Some of you reading this column will relate as a parent who has gone through the bittersweet event of having your children move out, especially if it is your last child or they were an only child. And every one of us reading these words today has been that child or young adult who has moved away from home, at some point, eventually.
Many went to college, others joined the military, and there were some that just felt like it was time to go and find a job or employment and another place to live. Some chose to move fairly close to home, but just far enough to keep the parents from “popping by” and yet close enough to raid the pantry and do some laundry if necessary. And if we can look at our own departures from home we would probably remember the bittersweet moment, our nervousness, the anxious anticipation that accompanies any new adventure, and we probably also remember the melancholy look upon our parents faces, possibly even a tear or two on their cheeks as well as maybe even a little drop from our own eyes.
There are obviously mixed emotions and in many cases when extreme happiness and excitement enter the arena, they can serve as blockers to the deeper emotions that we attempt to hide. And I can tell you that as the last of my children moved into a dorm last weekend, it was definitely bittersweet.
Although she was my most rebellious child, she has also been blessed with boundless energy. She has also been blessed with boundless emotions. So combining rebellion with emotionally charged energy sometimes could create a little bit of friction in the house — OK, maybe a lot of friction and tension.
Will I miss her? Absolutely. Will I miss her sense of humor? Yes. Will I miss her hugs? No question. Will I miss just seeing her wandering around the house, waking up, or more accurately waking her up? Yes I will. Will I miss grounding her? No way. Will I miss the emotionally driven arguments? Nope. Will I miss waiting up to hear her come in at night? No chance as I have been looking forward to a solid night’s sleep for so long.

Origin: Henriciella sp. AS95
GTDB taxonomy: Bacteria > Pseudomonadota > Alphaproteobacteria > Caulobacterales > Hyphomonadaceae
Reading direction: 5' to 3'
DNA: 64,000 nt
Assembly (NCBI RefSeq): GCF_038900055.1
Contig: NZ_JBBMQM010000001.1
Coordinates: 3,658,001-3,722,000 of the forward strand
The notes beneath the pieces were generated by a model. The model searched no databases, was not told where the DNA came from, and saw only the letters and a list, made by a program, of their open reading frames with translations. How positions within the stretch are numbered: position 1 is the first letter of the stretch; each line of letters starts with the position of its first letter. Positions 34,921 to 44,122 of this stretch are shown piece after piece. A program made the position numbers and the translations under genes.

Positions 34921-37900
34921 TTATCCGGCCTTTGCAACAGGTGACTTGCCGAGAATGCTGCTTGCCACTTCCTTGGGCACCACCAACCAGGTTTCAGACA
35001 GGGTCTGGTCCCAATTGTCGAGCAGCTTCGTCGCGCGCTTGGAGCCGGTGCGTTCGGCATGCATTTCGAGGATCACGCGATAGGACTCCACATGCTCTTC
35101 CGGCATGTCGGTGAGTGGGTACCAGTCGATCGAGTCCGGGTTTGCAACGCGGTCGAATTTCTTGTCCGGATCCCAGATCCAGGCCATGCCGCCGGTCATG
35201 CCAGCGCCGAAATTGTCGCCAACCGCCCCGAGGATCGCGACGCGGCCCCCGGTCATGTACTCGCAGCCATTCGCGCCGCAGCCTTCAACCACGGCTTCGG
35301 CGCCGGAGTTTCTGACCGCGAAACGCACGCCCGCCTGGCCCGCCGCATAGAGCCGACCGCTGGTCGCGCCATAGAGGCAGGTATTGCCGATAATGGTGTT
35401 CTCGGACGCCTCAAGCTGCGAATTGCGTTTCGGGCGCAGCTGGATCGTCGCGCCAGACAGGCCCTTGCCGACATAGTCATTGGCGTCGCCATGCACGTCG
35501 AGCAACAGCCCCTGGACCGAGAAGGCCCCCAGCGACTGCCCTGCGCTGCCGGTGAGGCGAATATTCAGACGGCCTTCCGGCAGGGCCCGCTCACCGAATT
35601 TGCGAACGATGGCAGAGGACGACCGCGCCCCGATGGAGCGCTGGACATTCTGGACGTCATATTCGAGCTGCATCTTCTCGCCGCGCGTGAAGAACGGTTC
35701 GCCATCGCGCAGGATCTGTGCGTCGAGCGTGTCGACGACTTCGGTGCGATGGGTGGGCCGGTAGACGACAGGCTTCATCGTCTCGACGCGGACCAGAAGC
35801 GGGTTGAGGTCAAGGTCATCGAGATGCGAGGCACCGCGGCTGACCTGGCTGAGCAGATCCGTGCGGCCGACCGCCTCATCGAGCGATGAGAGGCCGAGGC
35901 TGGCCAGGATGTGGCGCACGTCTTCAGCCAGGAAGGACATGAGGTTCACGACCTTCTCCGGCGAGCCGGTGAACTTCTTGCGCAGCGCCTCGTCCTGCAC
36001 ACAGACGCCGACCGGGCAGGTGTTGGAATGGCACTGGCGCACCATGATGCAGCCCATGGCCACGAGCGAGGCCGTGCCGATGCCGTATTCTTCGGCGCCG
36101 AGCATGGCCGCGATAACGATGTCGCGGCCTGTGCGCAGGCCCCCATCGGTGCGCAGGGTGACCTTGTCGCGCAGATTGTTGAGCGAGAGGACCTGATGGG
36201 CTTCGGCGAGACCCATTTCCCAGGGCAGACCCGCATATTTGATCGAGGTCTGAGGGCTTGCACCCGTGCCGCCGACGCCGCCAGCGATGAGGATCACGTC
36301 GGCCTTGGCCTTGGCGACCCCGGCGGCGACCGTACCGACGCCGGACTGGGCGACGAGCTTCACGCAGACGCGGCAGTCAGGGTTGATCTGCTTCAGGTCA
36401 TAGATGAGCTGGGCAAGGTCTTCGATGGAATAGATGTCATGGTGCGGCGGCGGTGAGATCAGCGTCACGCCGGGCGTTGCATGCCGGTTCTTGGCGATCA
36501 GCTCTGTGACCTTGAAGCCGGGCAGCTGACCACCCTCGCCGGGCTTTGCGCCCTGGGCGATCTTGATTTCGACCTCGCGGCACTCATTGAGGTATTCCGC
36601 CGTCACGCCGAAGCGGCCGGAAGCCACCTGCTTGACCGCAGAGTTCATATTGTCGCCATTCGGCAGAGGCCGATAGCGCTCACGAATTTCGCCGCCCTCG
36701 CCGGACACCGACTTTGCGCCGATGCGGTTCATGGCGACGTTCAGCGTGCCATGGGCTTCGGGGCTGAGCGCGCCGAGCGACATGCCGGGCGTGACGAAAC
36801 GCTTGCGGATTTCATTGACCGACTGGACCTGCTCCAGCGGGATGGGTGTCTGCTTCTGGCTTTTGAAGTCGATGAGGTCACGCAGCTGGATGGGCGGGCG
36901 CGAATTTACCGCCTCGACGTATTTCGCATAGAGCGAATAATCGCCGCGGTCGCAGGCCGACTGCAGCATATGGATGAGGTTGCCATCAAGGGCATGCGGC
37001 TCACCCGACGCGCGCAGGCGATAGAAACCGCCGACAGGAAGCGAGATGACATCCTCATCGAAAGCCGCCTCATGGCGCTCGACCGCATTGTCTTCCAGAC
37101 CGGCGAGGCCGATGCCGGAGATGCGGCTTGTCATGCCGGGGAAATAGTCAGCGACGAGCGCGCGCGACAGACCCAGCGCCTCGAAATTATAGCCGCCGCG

When change happens in our life, just we have to remember the importance of staying connected through memories, text messages, calls, emails and visits. Change is not a “four-letter word,” it is just something that happens. And as with all change, even though we may not like it or agree with it, we know and accept that change happens, and it will always happen. It’s all about how we prepare our hearts and minds to deal with the change when it does occur.
Mixed emotions and bittersweet moments are natural and awesome all at the same time. It’s when they occur that they tap into our senses and tug hard on our own hearts, letting us know that we are indeed alive. They say gratitude is one of the healthiest of all human emotions. So instead of focusing on the things I will not miss about my daughter’s departure, I will focus on appreciating all of the funny, exciting and challenging times she brought into my life.
How about you? Does the bittersweet moment of loved ones moving out or moving out yourself lead you more toward gratitude and appreciation for all of the times and memories you had together, or are you wrestling with the melancholy feelings and separation anxiety? Either way, I would love to hear all about it at firstname.lastname@example.org and when we can enjoy the memories, stay in contact, and just let those bittersweet moments happen, it really will be a better than good week.
Michael Norton is a strategic consultant, business and personal coach and motivational speaker.